Analysis: Palm pushing for more influence over Treo’s software destiny

November 8, 2006, 11:20 AM UTC


Palm (PALM) is angling to gain more influence over the Palm OS, and might

even be negotiating with Palm OS owner Access to hand over the source code and

let the Treo maker run with it.

I came to that conclusion after spending a couple of hours at Palm’s Sunnyvale headquarters yesterday, chatting with Marlene Somsak, vice president of corporate communications; and spokesmen Jim Christensen and Jimmy Johnson. Unlike the old days when I covered Palm as a business reporter for the San Jose Mercury News, I could be freer with my point of view and push them a bit on what I see as a critical issue facing the company:

The Palm OS is comatose. And Access, the Japanese company that now owns the Palm OS after its purchase of PalmSource, seems incapable of doing much about it.

During the course of our discussion, I learned a few things about the structure and mindset of Palm. Most important, 80 percent of the company’s engineers are software engineers, and the company still prides itself on its ability to design mobile software that’s easy to use.

Despite all this, Palm is in real danger of losing control of its destiny. Consider this:

  • Access, a company with no apparent experience successfully developing mass-market mobile operating systems, owns the software behind the bulk of Palm’s business. The people responsible for developing the Palm OS have not delivered a significant improvement to the software in years. Meanwhile, Palm’s product roadmap is at the mercy of Access – while Palm engineers can deliver clever hacks that approximate modern capabilities such as multi-threading, they can’t rebuild the operating system from scratch to most efficiently deliver a multimedia experience.
  • The overwhelming majority of Palm devices are now sold through wireless carriers, which determine almost everything about the Palm buying experience including customer service and price.
  • Microsoft-powered smartphones are emerging as a high-value and fast-growing segment of Palm’s business. Though Palm has not yet broken out data that show how Windows Mobile-powered Treos are selling to enterprise customers, I got the impression that the numbers will be impressive when Palm shares them in December. Still, while Palm can make some tweaks to the Windows Mobile experience, Microsoft has the control. Case in point, it takes a very un-Palm-like three or four button pushes to call up the camera in the Windows Mobile Treo – and that’s because of the way Microsoft structured the software.

Back to the Palm OS: While Somsak and Christensen were quick to defend the Palm OS’s ability to deliver great smartphone products today – and I agree that the Treo 680 is a prime example – I still held that Access’s lock on the OS remains a problem.

“Looking at it cynically,” I said, “it seems like you guys are doing a bunch of the work, and you guys are 90-plus percent of their revenues, and they’re just sitting back collecting checks.”

You’ll have to ask them about that, Marlene said.

I would if I had their phone number in Asia, I said.

Access does still have an office here, Jim said. But the Palm folks couldn’t name anyone in that office except a PR person.

“Is this situation, the way you guys see it, sustainable?” I asked.

There are two ways to answer that, Jim said. First, Palm’s basic handheld business, the minimally connected handheld computers that store contacts and manipulate files, will do fine with the basic Palm OS for the foreseeable future. That business, while it has been shrinking or flat, is about $450 million in annual revenue for Palm with nice profit margins.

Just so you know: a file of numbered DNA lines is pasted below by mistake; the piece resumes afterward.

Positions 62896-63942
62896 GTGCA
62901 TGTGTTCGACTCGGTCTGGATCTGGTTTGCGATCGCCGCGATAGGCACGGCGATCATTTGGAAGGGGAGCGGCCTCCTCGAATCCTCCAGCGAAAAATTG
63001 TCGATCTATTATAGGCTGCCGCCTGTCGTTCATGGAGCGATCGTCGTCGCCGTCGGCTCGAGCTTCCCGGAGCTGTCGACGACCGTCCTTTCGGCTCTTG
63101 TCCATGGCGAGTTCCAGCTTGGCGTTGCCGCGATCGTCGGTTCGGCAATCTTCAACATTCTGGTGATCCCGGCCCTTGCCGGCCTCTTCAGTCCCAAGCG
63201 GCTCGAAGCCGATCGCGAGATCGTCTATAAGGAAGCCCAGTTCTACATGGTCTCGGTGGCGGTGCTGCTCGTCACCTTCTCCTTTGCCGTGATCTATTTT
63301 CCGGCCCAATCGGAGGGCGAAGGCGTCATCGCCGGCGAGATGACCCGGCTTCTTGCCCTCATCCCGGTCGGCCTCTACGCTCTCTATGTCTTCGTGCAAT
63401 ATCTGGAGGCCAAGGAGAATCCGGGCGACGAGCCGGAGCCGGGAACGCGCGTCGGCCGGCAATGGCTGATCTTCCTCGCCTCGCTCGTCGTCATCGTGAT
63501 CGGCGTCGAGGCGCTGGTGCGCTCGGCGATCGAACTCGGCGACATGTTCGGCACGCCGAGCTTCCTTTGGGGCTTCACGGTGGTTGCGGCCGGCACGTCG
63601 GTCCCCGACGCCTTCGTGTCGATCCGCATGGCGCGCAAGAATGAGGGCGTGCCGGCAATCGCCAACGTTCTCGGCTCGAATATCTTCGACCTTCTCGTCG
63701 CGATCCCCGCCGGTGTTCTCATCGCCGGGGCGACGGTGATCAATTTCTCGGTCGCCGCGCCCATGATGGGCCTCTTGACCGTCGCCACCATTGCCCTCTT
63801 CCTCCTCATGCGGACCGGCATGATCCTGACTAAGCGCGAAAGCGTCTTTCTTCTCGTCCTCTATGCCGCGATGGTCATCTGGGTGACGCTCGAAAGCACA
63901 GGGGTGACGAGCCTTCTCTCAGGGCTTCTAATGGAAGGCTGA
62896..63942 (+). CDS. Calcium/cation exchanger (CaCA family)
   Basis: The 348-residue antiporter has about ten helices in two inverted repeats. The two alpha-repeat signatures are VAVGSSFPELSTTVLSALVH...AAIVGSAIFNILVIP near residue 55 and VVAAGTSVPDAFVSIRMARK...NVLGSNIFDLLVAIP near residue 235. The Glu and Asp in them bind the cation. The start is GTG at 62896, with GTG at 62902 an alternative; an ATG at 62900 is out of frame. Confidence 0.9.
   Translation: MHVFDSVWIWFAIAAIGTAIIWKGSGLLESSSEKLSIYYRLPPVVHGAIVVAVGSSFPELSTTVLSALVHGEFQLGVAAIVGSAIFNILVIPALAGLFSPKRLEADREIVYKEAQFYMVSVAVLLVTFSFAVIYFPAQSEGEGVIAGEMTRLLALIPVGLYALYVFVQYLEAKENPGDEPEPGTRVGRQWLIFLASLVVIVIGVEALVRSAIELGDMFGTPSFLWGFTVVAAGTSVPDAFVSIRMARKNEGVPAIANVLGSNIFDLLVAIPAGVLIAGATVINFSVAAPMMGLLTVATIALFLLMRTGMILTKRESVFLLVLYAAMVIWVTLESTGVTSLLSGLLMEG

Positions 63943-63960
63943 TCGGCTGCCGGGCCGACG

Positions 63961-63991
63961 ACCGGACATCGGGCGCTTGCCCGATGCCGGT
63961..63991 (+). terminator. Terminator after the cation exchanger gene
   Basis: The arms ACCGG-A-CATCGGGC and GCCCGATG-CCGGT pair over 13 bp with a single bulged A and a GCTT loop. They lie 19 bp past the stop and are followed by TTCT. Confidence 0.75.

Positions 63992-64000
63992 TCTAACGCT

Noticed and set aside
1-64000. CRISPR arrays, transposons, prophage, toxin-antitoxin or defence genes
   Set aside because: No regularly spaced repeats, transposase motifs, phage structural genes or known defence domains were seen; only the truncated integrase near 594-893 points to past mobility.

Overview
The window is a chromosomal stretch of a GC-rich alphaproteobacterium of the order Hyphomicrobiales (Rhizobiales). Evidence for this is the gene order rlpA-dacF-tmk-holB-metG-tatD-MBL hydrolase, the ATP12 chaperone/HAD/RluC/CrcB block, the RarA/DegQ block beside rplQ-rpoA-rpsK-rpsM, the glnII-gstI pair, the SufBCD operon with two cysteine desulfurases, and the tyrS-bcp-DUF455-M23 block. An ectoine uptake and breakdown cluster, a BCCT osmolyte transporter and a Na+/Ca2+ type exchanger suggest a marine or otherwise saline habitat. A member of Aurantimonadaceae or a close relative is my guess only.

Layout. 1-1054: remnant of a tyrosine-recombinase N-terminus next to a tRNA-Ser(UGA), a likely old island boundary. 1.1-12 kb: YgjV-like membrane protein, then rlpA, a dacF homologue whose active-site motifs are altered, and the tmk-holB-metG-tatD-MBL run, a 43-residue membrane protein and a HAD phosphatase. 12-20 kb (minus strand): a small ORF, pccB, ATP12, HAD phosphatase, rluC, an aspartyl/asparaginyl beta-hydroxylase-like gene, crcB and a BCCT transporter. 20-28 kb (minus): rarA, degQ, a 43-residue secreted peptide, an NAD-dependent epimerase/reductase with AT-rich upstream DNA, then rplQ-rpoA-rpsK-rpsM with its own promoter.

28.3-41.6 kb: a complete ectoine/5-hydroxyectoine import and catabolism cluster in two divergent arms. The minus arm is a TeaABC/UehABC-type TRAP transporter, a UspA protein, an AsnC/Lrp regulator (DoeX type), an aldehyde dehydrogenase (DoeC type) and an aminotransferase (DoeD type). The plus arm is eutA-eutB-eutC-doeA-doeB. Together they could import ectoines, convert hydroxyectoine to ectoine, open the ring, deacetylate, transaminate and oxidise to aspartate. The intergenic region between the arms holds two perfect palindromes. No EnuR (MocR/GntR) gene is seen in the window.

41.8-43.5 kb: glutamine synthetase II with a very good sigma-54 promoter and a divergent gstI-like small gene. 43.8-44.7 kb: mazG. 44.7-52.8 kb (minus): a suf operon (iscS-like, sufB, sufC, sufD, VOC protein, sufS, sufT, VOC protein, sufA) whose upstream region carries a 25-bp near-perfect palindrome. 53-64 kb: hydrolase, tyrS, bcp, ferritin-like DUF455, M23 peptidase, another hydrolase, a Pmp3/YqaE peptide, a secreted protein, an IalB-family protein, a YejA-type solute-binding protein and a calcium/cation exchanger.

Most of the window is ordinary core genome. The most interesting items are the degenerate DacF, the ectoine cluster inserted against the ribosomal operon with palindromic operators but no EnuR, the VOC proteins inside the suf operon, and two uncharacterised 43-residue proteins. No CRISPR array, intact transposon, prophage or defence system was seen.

Second, the Treo smartphone has different needs and different functionality from a basic handheld. It will need something more than the current Palm OS provides. “It’s not an ideal situation for the smartphones, but by working with the carriers and doing the things that we’ve done and innovations on top of it, it does make a difference.”

I told them it still seems like it would be a real challenge for Palm to run fast enough and compete, pulling the dead weight of Access. The three of them cracked up at my bold language. I’m just calling it like I see it, I said. Palm has a history of innovation in both hardware and software, and it needs advanced software in the smartphone area where it’s growing. “We all know that you can’t just sit on an old OS and say that it’s great because it’s simple, and have that be your plan,” I said.

  • The Palm OS source code

Then it got interesting. “Any chance they’d just give you the source code?” I asked.

“That’s a good question to ask them,” Jim said.

“I’m sure if anybody’s asking them, you are,” I said.

“Well, it’s an interesting idea,” Jim offered. “So, I don’t know how to answer that one, actually. We’re going to continue to develop on it anyway.”

“If they were to give you the source code, would you take it?” I asked.

“Probably,” Marlene said, “but I can’t imagine, I mean, yeah. It’s certainly a hypothetical.”

“It’s a hypothetical, but have you asked for it?”

“I’m sure there have been all sorts of discussions about ways to best take the Palm OS forward, but I don’t think that we would be at liberty to say what was proposed or responded, or anything like that,” Marlene said. “But clearly, we introduced four new phones this year, two Palm OS, two Windows Mobile. We’re committed to Palm OS. We want to see it go forward. … We want to have control of our own destiny, and riding multiple horses is definitely a good way to stay in the race.”

As ever, Palm’s communications professionals were diplomatic. But reading between the lines, it seems the reckoning I mentioned a few weeks back can’t be far off. Palm wants control of its destiny – and it won’t have that until it has more control of its software.